After the opening cinematic and tutorial level, It all started when Vesimir and Geralt were riding to the town of White Orchard when they came across and helped an accurate Stephen Baldwin look-a-like with a horrible Dumb & Dumber Lloyd Christmas hair cut from the claws of a terrifying Griffin chowing on its dead horse. With no active contract on the Griffin yet, Geralt had no choice but to continue to White Orchard and ask around in search of Yennefer. Of course during the natural course of progression, Geralt found out that there indeed WAS a contract on the Griffin.
Whilst this was a quest tied into the main storyline it still involved the same mechanics that you’ll enforce in Monster Hunting quests. You’ll be required to seek out NPC’s who have either seen or encountered the said beast. Investigate various aspects to how it feeds, acts, or where it frequents. In the case of the Griffin, Geralt was required to obtain a certain type of material that would have a strong enough smell to attract the Griffin out into an open area.
On top of that we also checked out a small camp where a group of Nilfgaardian soldiers have been killed by the Griffin. Using Witcher sense to investigate what had happened, I found a trail of blood that led me through the woods to a small cliff where I had found the bodies of the 3 soldiers and a dead Griffin. It added another layer of depth to these random characters and my hunt to kill this elusive Griffin.
Other monster hunter quests will definitely involve this same typoe of structure but they may sprawl hours and require multiple parts to complete. If they’re as satisfying and finally confronting the Griffin and slaying it then I’m all for distractions. After watching multiple videos of the game more than 6 months ago a lot has changed.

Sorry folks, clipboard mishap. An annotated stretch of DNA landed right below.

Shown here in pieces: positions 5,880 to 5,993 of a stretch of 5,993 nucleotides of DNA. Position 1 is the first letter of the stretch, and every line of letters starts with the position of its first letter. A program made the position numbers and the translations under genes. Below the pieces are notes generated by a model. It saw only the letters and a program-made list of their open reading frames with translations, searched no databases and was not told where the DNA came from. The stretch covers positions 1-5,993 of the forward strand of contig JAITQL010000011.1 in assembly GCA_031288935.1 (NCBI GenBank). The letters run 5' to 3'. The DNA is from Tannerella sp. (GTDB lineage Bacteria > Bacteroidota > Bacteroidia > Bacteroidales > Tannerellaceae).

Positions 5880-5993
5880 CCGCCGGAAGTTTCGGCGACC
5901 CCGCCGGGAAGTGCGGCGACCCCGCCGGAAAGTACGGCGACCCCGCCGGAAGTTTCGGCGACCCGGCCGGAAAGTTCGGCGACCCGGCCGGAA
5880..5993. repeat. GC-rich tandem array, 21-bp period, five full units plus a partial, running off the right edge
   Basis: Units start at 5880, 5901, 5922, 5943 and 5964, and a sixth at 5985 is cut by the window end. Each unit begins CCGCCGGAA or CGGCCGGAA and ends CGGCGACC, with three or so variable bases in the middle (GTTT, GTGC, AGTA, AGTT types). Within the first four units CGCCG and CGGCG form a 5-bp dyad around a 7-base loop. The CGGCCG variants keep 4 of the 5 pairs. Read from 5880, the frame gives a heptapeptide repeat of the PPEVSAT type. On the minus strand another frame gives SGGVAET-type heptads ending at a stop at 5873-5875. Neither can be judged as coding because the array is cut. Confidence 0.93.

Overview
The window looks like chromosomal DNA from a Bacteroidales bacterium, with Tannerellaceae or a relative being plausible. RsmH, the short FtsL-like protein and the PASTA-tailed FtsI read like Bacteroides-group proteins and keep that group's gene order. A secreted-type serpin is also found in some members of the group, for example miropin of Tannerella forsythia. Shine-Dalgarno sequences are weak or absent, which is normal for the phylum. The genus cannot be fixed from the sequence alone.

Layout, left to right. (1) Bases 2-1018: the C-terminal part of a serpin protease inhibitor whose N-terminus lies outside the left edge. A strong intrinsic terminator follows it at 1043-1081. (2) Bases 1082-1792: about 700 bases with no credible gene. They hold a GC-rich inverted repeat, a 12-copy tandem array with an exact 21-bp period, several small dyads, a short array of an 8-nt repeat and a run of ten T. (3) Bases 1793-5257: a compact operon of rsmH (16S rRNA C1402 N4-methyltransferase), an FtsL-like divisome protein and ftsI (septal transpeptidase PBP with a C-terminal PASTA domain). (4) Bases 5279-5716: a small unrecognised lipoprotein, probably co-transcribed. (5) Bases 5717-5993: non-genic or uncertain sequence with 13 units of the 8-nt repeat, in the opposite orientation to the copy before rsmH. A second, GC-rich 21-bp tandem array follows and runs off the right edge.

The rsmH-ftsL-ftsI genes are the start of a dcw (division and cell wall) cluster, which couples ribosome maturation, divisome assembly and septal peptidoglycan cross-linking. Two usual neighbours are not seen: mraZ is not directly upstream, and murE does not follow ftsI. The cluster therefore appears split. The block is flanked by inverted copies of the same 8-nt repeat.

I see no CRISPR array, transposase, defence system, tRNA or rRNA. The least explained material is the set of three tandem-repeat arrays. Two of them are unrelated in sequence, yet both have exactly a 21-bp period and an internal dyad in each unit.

5: Using the Beastiary for rich and deep history about encountered monsters
Primarily the inventory menu system for your bag items, equipped items and more.
When it comes to killing various monsters in the world of The Witcher 3: Wild Hunt, apart from your sword the beastiary will be crucial in your success. In this sub-menu you’ll have the ability to read up on every encountered beasts and learn of it’s rich history as well as the most important items required in dealing the most damage when encountering them. Some monsters will require you to use your alchemy and create various potions or oils that increase attack or do a certain type of damage.
Certain signs will wield better chances of landing a blow and so forth. It’s critical that with a game of this magnitude that combat isn’t the sole part of your enjoyment but learning about characters and enemies alike.
With the battle against the Noonwraith, I had no idea how to physically damage it because it was a physical entity. Once I had throroughly read the Noonwraith entry in the Beastiary, I knew exactly how to damage it and ensure victory. The only way to achieve this was to place a Yrden sign on the ground, lure the Noonwraith into it, and start attacking her when she became physical.